Lecture | Contemporary History and International Relations Research Seminar (CHIRRS)
UN Human Rights Politics at the Sunset of the French Empire
- Marco Duranti (University of Sydney)
- 13 November 2017
- Contemporary History and International Relations Research Seminar (CHIRRS) year 2017 - 2018
- Johan Huizinga
2311 VL Leiden
This talk revisits the study of French colonial rights discourse through an investigation of the reception in postwar France and its overseas empire of the 1945 United Nations Charter and the 1948 Universal Declaration of Human Rights, comparing it to the reaction to the 1950 European Convention on Human Rights. By the time the codification of new international human rights standards was underway at the United Nations, French republicans had justified colonial rule for more than half a century in the name of realizing the universal enjoyment of the “rights of man”. The drafting of human rights accords at the United Nations and Council of Europe placed French governments in the awkward position of having to take an unequivocal public stance on the question of whether all French colonial subjects should be afforded the same rights protections as individuals in the metropole. French delegates involved in the negotiations over these texts regarded them as constitutive of a single coherent body of international norms derivative of French declarations of rights and constitutional texts since the French Revolution. Yet French officials were deeply divided as to their compatibility with the assimilationist language of the French constitution, the pluralism of colonial law, the potential repercussions on French colonial rule and the inclusion of exceptions clauses that would limit their application in colonial territories. The same conflicting views on the subject emerged amongst champions of greater individual and collective rights for the subject peoples of the French empire. When evaluating whether anti-colonialism was a human rights movement, we must account for not only the attributes of anti-colonialism itself but also the contradictions of French colonial rights discourse that that impacted on the awareness and mobilization of postwar human rights standards across the French empire.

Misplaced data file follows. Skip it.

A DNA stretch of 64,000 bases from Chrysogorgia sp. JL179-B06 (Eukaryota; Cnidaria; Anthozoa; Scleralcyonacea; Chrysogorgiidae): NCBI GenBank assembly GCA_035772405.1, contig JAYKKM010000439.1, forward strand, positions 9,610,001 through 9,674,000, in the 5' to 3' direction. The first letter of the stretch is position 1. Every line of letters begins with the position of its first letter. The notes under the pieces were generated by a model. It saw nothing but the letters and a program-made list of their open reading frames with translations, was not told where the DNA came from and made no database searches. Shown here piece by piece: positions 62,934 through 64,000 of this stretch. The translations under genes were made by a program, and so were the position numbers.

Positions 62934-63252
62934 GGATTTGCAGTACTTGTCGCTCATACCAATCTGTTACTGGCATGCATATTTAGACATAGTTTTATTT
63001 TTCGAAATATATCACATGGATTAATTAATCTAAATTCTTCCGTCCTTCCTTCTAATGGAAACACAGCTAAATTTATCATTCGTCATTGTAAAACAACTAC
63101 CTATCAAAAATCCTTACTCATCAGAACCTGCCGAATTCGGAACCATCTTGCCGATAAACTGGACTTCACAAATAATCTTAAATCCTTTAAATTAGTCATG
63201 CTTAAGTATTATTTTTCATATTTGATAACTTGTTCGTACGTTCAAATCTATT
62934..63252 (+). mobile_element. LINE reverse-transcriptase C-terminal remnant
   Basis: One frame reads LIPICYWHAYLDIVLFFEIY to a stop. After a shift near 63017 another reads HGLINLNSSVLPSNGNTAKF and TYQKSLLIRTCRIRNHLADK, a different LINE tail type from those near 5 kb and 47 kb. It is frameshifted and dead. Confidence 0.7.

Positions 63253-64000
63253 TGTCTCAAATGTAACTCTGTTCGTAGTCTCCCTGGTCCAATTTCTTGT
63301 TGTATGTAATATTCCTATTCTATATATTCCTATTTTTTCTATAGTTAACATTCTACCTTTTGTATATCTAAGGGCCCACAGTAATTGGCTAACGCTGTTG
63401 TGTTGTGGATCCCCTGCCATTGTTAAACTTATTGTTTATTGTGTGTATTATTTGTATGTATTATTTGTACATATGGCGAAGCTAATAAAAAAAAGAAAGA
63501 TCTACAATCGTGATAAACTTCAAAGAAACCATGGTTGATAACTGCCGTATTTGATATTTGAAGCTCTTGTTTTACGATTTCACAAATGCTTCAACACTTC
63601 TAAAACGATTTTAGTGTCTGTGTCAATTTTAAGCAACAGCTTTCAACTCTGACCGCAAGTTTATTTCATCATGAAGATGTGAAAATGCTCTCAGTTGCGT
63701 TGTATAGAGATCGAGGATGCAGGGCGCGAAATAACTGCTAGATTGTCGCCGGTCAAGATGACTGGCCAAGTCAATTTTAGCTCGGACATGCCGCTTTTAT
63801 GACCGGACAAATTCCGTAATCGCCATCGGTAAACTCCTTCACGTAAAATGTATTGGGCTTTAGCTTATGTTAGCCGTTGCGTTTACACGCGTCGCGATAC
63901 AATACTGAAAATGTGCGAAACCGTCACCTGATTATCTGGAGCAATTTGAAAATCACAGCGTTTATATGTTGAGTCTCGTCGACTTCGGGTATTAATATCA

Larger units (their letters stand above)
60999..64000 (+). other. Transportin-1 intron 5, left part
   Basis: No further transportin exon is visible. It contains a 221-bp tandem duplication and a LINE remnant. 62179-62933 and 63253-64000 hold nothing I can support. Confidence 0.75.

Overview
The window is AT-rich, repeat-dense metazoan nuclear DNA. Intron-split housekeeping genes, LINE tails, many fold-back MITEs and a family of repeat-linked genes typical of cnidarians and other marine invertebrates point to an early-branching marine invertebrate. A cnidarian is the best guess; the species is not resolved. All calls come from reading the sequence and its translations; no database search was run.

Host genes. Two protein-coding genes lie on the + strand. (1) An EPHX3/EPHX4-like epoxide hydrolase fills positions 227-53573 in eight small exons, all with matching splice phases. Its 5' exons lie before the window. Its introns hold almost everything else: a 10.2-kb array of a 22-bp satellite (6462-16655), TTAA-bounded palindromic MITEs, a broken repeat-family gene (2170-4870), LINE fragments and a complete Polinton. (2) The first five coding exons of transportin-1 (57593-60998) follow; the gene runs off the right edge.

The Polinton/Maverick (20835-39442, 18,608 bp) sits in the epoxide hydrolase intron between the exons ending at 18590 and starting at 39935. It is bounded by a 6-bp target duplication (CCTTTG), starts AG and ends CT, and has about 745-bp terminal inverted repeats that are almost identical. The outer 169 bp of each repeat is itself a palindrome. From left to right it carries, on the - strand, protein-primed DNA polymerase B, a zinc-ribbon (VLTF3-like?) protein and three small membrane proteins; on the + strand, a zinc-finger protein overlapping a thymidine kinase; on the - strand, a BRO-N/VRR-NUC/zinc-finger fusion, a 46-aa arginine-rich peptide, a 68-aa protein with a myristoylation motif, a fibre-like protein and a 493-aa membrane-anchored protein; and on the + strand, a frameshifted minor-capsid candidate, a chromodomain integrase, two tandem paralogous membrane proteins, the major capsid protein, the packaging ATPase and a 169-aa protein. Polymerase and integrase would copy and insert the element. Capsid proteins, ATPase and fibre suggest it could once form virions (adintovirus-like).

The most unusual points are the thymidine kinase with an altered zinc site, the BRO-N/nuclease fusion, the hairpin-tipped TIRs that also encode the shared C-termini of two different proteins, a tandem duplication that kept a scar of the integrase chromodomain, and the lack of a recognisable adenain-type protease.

Marco Duranti is Lecturer in Modern European and International History at the University of Sydney. He is currently spending a term at the University of Cambridge as a Visiting Fellow at the Lauterpacht Centre for International Law. His research specialises in the history of international law, norms and organisations. He is author of The Conservative Human Rights Revolution: European Identity, Transnational Politics, and the Origins of the European Convention (Oxford University Press, 2017).
Discussant: Paul van Trigt (Institute for History, Leiden University).
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